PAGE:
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Construction begins on Regina rapid housing project

A sod turning ceremony was held at the site of Regina’s rapid housing initiative project.

A vacant lot on the corner of Broad Street N and 5th Avenue will be the site of a brand new 29-unit permanent supportive housing development for individuals and families experiencing homelessness and insecurity in Regina.

The project will be Indigenous-led, according to Erica Beaudin, executive director of Regina Treaty Status Indian Services.

“When we look at the statistics in the population, we understand that there is a higher percentage of Indigenous people who are along that continuum of dependence on supportive housing, moving towards independence,” Beaudin said.

Beaudin believes most of the occupants will have Indigenous ancestry.

The initiative has received $7,800,000 in funding from the federal government’s national housing strategy and has made this project the first of its kind in Regina.

“Supportive living arrangements are very important to our province,” Gene Makowsky, Saskatchewan’s Minister of Social Services, said. “We are working hard with our partners in the CBO sector to deliver on these and on the capital side but also the operating side and the supportive side.”

The initiative has also received $783,000 from the Saskatchewan Housing Corporation through the Saskatchewan Co-Investment program.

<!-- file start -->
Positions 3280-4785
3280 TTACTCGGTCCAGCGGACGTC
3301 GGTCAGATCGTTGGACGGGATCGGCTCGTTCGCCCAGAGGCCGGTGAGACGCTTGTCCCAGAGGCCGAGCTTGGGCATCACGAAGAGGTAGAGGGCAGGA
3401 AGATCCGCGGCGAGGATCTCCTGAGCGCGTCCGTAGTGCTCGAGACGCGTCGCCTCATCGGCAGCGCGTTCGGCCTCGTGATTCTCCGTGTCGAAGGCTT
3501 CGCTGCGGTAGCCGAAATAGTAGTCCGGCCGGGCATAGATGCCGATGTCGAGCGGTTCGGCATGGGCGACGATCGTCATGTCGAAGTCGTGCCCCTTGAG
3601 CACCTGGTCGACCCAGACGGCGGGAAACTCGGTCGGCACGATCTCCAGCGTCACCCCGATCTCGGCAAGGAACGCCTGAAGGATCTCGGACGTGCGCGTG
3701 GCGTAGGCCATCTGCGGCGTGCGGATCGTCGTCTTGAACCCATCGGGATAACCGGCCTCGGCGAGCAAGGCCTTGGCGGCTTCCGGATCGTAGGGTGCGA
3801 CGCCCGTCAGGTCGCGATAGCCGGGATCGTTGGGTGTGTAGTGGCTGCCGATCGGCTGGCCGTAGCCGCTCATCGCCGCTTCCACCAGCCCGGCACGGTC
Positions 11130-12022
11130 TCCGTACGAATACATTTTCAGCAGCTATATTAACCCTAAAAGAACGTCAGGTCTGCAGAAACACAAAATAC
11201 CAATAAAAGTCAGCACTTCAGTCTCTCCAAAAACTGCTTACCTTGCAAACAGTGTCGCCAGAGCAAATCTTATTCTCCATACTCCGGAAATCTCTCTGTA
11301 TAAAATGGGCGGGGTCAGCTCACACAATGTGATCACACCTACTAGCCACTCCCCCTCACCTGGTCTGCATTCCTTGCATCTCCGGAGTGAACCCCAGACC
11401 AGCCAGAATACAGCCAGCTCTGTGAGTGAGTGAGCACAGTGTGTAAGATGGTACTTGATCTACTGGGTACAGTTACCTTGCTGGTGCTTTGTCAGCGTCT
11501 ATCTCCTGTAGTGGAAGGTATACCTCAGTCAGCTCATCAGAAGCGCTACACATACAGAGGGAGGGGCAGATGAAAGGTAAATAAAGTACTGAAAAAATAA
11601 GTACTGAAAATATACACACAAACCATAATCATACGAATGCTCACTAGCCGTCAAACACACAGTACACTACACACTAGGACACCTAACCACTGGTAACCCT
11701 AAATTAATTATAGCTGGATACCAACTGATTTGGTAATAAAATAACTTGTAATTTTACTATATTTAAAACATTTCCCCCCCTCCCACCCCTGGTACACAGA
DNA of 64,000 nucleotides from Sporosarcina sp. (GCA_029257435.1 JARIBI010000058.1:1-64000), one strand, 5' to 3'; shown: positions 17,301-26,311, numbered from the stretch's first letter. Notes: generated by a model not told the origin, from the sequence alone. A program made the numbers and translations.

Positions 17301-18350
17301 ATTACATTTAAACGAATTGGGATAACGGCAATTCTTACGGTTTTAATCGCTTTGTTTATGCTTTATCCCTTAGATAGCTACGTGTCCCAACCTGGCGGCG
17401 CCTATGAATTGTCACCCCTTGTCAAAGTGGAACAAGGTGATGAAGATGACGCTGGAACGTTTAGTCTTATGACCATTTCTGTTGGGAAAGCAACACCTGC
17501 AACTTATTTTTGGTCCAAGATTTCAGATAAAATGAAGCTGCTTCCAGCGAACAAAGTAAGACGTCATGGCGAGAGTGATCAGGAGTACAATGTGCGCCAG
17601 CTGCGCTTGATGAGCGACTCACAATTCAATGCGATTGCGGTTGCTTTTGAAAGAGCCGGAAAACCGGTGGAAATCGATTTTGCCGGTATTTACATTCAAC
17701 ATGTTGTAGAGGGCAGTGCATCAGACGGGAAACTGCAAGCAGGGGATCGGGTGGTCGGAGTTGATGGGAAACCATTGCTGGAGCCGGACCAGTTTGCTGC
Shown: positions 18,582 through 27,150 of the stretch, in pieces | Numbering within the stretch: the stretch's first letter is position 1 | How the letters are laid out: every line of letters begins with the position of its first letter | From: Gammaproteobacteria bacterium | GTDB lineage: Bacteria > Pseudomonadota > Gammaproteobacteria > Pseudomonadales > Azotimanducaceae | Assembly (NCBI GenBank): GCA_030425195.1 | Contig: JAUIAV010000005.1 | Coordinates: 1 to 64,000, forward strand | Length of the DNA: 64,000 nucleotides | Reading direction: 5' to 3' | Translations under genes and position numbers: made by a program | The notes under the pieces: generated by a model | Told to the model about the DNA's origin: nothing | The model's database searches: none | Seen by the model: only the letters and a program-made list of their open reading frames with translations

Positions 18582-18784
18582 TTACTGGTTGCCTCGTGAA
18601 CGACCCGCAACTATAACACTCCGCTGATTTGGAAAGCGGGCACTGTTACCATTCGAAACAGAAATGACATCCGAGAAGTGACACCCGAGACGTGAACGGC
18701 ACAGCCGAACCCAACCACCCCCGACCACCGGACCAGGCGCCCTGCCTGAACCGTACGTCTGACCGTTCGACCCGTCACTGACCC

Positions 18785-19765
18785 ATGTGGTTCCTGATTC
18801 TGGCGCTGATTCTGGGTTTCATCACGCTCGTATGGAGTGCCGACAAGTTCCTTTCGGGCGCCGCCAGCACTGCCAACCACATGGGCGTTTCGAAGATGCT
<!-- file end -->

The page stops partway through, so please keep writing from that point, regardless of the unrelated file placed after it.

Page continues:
The City of Regina also contributed $575,000. Mayor Sandra Masters said partnerships between the city and Indigenous organizations are improving.

“The importance of Indigenous-led organizations having Indigenous-led solutions,” Masters said. “Really trying to continue to support and build capacity within the community to serve the community appropriately.”

The project, which is named Home Fire, is based on an Indigenous concept and teachings that encourage growth and stability for individuals and families.

“We believe that the home fire is the place for wellness and healing and we really hope that this will become a home for the people that reside here,” Beaudin said. “It will be the first place they will have called home in a while.”

Construction is expected to be complete by August 2023 and the complex will target local Indigenous contractors throughout the building process. Top Stories

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